IN 2010, this Computer Science engineering graduate passed out of Delhi’s Guru Gobind Singh Indraprastha University, and opted out of campus placements to start his own firm. But things did not pan out as he expected. So, Ajay took up a job as a Business Analyst at a Bangalore-based software firm. He tells Rozelle Laha how he juggled long work hours with study, tackled “biggest arch enemy” Logical Reasoning and Data Interpretation, and his future plans.
Q. Your reactions to CAT success…
A. I was elated, almost numbed by the rush of a million emotions that went through my mind. I felt that I had vindicated the belief that my family and friends have always had in me. Luck is involved; it would be too pretentious to say that I had planned this to perfection.
Q. You have already got a call from IIM Calcutta and IIM Lucknow. So, how do you feel?
A. Great! IIM Calcutta has been my dream institute. Having said this, now that the dream is just one step away from becoming reality, there is a deep sense of realization that I have to prepare hard and grab the chance.
Q. You have attempted CAT thrice. So, was there any difference in the strategy for preparation each time?
A. This year I put in my best efforts and did not allow the whole process of preparation to paralyse the rest of my life. That led to a calmer mind. There was a sense of personal detachment.
Q. And your CAT score, last year was…?
A. 99.27 percentile. But, I did not get any calls. The year before that, I had calls from XLRI (both Post Graduate Diploma in Business Management and Personnel Management and Industrial Relations). I converted PMIR but failed to get through BM (which was my preference).
Q. Why not opt for an Exec MBA instead of PGDM?
A. An executive MBA would be beneficial only if I have sufficient work experience. With my kind of work ex, PGDM seems fine. But I won’t rule out an Executive MBA later on.
Q. Will you leave your job now?
A. Yes. But I guess it is going to be worth it as the only direction things should look from here is up!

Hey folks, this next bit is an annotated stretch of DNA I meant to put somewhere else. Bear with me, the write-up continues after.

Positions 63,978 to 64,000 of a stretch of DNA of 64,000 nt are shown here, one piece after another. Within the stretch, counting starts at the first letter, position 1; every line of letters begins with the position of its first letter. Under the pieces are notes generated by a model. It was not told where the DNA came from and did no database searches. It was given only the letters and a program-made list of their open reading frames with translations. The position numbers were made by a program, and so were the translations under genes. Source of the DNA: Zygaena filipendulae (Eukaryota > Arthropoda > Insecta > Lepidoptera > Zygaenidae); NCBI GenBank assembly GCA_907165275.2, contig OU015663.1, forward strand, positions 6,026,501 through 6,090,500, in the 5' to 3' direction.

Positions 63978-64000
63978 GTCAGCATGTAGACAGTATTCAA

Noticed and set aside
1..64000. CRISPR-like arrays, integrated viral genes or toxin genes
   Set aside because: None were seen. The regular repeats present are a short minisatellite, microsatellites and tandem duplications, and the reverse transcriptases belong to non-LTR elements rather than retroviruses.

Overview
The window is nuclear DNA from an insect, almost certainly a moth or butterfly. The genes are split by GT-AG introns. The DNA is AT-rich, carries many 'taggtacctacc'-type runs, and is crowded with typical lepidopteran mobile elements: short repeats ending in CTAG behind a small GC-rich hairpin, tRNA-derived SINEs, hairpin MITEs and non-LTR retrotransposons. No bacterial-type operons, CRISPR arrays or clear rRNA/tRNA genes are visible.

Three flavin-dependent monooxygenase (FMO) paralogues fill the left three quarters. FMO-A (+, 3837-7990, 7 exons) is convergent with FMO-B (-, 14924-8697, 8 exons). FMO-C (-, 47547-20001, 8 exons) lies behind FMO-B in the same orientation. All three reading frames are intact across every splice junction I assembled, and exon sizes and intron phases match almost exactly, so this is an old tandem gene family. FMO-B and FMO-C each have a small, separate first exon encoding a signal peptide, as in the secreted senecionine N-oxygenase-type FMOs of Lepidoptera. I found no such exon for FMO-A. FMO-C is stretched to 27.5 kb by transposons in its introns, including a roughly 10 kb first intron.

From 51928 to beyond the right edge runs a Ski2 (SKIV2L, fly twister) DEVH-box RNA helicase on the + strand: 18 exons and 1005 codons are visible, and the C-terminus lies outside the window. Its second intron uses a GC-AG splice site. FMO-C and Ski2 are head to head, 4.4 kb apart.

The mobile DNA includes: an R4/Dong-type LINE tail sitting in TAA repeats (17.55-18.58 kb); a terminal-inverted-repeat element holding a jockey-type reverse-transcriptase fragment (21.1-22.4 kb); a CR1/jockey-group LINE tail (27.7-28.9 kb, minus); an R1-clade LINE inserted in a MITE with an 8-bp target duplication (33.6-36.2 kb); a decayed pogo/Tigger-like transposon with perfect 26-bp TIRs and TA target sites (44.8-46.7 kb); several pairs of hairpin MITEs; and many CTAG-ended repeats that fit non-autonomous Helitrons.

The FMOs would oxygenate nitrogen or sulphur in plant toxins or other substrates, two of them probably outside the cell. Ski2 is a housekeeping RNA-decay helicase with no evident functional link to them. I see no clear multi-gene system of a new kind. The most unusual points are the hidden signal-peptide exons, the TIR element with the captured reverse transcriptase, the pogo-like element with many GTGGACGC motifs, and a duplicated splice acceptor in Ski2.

Q. The CAT exam pattern changed this year. What was your experience?
A. The new pattern is neater in terms of structure and one gets a specific time period to solve both sections. Previously, students ended up ignoring one section as was the case last year when all the questions were clubbed together and hence one ran the risk of paying too much attention to one set of questions (Eg QA) and ignoring some sections (VA in my case).
Q. How did you manage time between work and CAT preparation?
A. Being a part of a start-up, my work schedule was long. However, during the two months prior to CAT, I stayed late and studied during weekends. I used to give mocks as a whole or as a series of sub-tests.
Q. Which were the problem areas and how did you tackle them?
|Ajay's book picks:
|~ Books by George J Summers: Solve puzzles to hone analytical skills
~ ‘Word power made easy’ by Norman Lewis
~ Books by Arun Sharma: For extensive practice in Data Interpretation
A. Initially, I had difficulty in Logical Reasoning and Data Interpretation (LRDI). English has always been a strong point for me. But, as I kept focusing on my primary weakness (LRDI), I did not realise that I was devoting way too less time to prepare for VA and that hit me badly in CAT 2010. So, in all subsequent papers (mocks or otherwise) I paid special attention to VA to ensure that I did not mess it up by earmarking the appropriate time for it.
Q. How are you prepping for GD-PI?
A. I will join a couple of institutes for their GDPI modules. Interacting with a good crowd of candidates/ aspirants will also help and reading newspapers more thoroughly is also a part of my routine now.
Q. CAT pattern is engineer-friendly – myth or reality?
A. I think it’s a big misconception. The kind of knowledge required is quite basic and with the right preparation anyone can ace this exam.
Q. Any tips for CAT aspirants and working professionals preparing for CAT?
A. Gauge your strengths and ask yourself - are you mentally prepared to undertake the preparation? If you’re a working professional, don’t prepare with the mindset “I hate my job” or “this is a temporary thing before I move on to bigger stuff”. There is no substitute for experience in the corporate sector.